executive branch with laws and regulations, providing education and training programs, is a
watchdog at the same time. It is responsible to oversee financial disclosure and implement new
systems in order to avoid and prevent any conflicts of interest by employees in the executive
branch.48
The counselor’s plays a role in the State Service Commission (SSC) of New Zealand. The
main aim of the SSC is to improve the performance of the public sector and increase the quality of
public service delivery. This Commission works with ministers and leaders, in order to identify
and prioritize the objectives of the public service, set expectations, and helps public
administrations achieve results.49Another advisory body is the Committee on Standards in Public
Life in the United Kingdom. As an independent advisory body the committee provides annual
reports, meetings, consultations, and recommendations about the standards of the public sector.50
The same bodies with the same function of overseeing and promoting ethics are established
not only on the national but also on the supranational level. In 2005 the United Nations (UN) in its
sixtieth session adopted a resolution. One of the main topics of this resolution was Secretariat and
management reforms. To ensure an effective, efficient, and accountable Secretariat, guaranteeing
transparency and integrity, the General Assembly of the UN made a decision to reinforce ethical
conduct and develop a system-wide code of ethics for UN personnel.51Considering this resolution
46
47
48
49
50
51
Ethics in the Public Service: Current Issues and Practice, Public Management Occasional Papers No 14, OECD,
1996, 39, available at: <http://www.oecd.org/dataoecd/59/60/1899269.pdf> (last seen on 3rd of October 2011).
Australian Independent Commission against Corruption, see: <http://www.icac.nsw.gov.au/about-theicac/overview> (last seen on 10th of October, 2011).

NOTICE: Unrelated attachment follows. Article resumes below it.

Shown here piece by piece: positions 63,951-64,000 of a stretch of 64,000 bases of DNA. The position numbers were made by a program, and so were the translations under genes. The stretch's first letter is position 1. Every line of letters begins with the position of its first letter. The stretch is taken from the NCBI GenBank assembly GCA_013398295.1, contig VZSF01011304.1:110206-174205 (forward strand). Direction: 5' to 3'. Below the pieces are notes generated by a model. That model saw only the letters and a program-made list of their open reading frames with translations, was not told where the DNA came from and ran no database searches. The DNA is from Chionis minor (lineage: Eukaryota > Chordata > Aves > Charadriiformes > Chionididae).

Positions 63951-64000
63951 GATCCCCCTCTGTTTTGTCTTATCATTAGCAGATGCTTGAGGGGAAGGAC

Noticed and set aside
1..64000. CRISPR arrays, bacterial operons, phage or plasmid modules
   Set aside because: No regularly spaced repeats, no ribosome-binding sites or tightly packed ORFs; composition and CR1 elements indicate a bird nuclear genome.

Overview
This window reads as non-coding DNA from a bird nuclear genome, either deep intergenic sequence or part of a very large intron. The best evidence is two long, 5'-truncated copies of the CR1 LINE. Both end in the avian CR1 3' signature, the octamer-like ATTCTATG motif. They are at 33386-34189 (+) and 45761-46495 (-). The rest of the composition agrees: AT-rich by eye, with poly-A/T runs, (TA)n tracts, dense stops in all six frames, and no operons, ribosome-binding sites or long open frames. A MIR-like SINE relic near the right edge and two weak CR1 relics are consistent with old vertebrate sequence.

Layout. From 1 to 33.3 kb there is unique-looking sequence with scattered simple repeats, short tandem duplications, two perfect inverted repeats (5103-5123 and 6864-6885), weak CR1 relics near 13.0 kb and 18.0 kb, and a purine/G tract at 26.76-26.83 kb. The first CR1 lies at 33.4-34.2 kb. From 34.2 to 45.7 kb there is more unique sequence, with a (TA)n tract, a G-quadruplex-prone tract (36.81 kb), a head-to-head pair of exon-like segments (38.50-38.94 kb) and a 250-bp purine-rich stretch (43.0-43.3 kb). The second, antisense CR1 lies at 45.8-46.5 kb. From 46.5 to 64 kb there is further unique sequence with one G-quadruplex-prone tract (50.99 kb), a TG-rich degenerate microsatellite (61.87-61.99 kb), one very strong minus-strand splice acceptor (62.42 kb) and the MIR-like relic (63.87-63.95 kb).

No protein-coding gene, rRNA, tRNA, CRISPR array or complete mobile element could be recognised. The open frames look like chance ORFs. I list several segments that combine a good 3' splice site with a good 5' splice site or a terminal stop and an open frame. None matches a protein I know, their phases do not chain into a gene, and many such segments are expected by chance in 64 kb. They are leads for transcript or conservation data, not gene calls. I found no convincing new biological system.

Office of Government Ethics of the United States, see: http://www.usoge.gov/About/Mission-andResponsibilities/Mission---Responsibilities/ (last seen on 10th October 2011).
State Service Commission of New Zealand, see: <http://www.ssc.govt.nz/strategic-direction> (last seen on
10th of October 2011).
Committee on Standards in Public Life of the United Kingdom, see: <http://www.public-standards.
gov.uk/ourwork.html> (last seen on 10th of October).
United Nations General Assembly Resolution A/RES/60/1, 2005, 33, 34, available at: <http://daccess-dds
ny.un.org/doc/UNDOC/GEN/N05/487/60/PDF/N0548760.pdf?OpenElement> (last seen on 25th of October,
2011).
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the UN Secretariat established the Ethics Office. The main objectives of this Office is to assist the
Secretary-General in ensuring that all staff members observe and perform their functions in
compliance with the highest standards of Integrity by promoting the culture of ethics,
transparency and accountability. The Ethics Office provides confidential advices and guidance for
staff and develops standards, trainings, and education on ethical issues.52
The third main role of these coordinating bodies as promoters can be discussed in the next
chapter, while talking about the ethics training and studying programs.
3.2. Ethics Can Be Taught
It was discussed the importance of creating an ethics infrastructure and proper management
of ethics in public administrations, also means and ways of managing public sector ethics and its
positive effects on organizational environment and on its performance. Alongside these it is
vitally important to bring the values and regulations to employees and make them familiar with
them. Just writing rules and regulations is not sufficient for public administrations to achieve
goals ensuring organizational culture and ethical behavior of public officials. To reach these goals
public administrations need to promote ethics by creating and put into practice different training